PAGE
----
In the treatment of Major Depressive Disorder (MDD), Behavioral Activation Therapy (BA) has emerged in recent years as an efficacious intervention. Derived from a component analysis of CBT, it offered at once a parsimonious explanation for the active ingredient of CBT, while demonstrating clinical efficacy as a separate treatment. Since the original investigation by Jacobson and colleagues in 1996, several well-controlled studies have been conducted, all of which converge to suggest strong support for BA as a stand-alone therapy for MDD. In this paper we review, evaluate and classify the evidence pertinent to this intervention and provide recommendations concerning its standing as a front line treatment. We conclude that the evidence is strong, the quality of research is generally very good and the effects sizes are compelling. Through both a qualitative and meta-analytic review of this evidence we also suggest the types of future studies that will establish greater confidence in BA as a front line treatment of choice therapy for Major Depressive Disorder.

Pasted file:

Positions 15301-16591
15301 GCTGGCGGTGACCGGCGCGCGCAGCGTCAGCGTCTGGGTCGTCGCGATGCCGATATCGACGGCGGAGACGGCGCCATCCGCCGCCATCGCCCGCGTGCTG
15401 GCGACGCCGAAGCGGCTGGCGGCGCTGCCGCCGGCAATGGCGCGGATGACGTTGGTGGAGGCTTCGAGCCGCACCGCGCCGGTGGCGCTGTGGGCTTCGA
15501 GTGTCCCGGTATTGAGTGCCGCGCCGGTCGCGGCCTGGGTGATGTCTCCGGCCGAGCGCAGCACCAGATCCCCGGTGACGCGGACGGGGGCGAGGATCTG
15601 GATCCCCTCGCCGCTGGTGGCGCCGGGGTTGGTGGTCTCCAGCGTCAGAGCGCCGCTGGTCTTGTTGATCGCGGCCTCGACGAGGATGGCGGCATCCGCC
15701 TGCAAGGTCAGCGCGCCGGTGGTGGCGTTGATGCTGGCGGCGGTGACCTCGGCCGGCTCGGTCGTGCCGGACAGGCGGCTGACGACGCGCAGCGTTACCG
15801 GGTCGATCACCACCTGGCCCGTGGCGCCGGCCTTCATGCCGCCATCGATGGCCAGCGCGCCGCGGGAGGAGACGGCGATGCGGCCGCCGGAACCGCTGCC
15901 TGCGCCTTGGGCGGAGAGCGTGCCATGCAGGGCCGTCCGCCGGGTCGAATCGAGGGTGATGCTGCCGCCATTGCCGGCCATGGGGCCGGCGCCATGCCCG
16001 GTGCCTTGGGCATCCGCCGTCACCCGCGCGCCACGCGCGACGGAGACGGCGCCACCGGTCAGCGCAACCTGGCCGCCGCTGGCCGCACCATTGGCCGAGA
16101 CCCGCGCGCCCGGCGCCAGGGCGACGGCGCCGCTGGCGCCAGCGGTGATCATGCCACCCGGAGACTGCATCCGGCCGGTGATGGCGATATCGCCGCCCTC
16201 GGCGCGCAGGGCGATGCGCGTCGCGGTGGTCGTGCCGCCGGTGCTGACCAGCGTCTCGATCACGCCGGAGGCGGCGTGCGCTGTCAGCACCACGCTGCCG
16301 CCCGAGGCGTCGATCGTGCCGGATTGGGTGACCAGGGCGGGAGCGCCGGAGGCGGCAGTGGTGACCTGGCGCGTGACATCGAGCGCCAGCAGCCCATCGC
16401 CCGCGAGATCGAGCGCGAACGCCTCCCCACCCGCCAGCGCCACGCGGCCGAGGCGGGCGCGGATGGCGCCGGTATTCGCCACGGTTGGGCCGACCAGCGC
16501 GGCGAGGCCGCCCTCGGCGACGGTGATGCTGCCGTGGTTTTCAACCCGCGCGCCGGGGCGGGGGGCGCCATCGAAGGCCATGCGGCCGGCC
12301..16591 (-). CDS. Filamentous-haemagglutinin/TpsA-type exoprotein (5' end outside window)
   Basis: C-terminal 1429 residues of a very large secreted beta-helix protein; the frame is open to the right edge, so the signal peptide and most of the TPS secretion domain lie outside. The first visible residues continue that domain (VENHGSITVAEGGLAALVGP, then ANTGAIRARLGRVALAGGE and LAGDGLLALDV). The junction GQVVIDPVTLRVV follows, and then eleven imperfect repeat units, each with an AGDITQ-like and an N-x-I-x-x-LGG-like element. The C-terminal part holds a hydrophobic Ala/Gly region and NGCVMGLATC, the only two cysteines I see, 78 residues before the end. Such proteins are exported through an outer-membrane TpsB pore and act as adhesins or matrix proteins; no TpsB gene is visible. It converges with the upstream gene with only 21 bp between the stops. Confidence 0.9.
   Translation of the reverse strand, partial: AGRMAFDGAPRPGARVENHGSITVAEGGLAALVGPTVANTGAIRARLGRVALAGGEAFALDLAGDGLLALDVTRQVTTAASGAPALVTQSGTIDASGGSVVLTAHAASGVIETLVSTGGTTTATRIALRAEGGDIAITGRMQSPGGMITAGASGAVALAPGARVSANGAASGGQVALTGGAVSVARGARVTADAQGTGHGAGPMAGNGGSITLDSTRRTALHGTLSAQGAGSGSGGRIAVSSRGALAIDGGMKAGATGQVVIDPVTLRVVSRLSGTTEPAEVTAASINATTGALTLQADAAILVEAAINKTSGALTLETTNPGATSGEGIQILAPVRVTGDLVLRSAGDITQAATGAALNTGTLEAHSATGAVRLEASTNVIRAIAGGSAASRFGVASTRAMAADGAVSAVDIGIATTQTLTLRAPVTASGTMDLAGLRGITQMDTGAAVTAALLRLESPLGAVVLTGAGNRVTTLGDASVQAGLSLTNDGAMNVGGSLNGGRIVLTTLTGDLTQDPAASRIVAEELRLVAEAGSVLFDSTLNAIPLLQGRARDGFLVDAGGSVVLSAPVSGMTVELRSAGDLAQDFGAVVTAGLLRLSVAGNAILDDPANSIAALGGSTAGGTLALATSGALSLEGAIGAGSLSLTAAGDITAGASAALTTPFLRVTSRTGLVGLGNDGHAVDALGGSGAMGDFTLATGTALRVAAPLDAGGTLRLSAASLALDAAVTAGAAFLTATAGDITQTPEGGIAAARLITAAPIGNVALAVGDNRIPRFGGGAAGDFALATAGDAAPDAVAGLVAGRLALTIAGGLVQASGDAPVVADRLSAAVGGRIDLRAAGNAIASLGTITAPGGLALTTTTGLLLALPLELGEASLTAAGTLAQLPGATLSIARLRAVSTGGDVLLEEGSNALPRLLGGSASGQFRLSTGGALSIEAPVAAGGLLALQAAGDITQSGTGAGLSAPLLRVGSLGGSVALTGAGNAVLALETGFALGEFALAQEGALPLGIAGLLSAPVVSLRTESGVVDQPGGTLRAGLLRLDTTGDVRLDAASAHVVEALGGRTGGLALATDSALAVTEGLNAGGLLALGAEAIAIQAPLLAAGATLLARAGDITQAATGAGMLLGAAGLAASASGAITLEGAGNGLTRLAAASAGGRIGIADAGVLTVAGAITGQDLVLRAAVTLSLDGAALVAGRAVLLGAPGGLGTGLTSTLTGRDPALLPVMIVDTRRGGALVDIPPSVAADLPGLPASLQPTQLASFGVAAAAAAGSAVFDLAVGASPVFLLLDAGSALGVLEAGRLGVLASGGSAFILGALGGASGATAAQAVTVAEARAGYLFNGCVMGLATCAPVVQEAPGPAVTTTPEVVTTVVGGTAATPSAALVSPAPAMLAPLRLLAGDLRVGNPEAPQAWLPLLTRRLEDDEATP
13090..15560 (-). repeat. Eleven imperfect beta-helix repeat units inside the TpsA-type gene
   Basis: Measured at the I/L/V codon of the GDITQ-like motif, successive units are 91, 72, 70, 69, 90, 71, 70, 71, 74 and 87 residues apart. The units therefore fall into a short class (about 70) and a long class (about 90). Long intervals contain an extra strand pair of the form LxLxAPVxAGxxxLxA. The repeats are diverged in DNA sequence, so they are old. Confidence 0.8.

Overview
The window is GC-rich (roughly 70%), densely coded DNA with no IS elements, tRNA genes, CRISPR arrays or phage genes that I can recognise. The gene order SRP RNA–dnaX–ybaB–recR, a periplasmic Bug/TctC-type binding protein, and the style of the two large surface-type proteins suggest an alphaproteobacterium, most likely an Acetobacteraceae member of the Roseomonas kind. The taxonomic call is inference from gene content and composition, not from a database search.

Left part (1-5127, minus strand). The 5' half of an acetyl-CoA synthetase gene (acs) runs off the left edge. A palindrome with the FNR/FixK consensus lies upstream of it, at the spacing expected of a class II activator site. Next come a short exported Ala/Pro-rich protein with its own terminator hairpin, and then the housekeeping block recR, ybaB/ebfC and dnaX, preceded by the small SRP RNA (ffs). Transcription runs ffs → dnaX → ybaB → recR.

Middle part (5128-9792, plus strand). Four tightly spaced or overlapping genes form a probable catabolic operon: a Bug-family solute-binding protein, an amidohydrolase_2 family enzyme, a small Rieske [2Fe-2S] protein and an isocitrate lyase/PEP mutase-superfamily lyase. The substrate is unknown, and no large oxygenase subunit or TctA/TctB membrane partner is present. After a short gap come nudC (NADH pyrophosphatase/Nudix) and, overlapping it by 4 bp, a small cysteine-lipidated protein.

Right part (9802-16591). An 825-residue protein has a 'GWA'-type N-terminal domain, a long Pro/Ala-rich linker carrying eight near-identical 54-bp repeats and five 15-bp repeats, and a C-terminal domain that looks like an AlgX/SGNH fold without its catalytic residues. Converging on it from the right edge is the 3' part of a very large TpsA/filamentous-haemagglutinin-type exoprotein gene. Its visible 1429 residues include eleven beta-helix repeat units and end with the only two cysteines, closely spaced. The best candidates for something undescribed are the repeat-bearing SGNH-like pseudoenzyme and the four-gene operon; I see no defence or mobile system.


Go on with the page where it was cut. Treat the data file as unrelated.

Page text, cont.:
Available at: http://works.bepress.com/sherry_pagoto/50/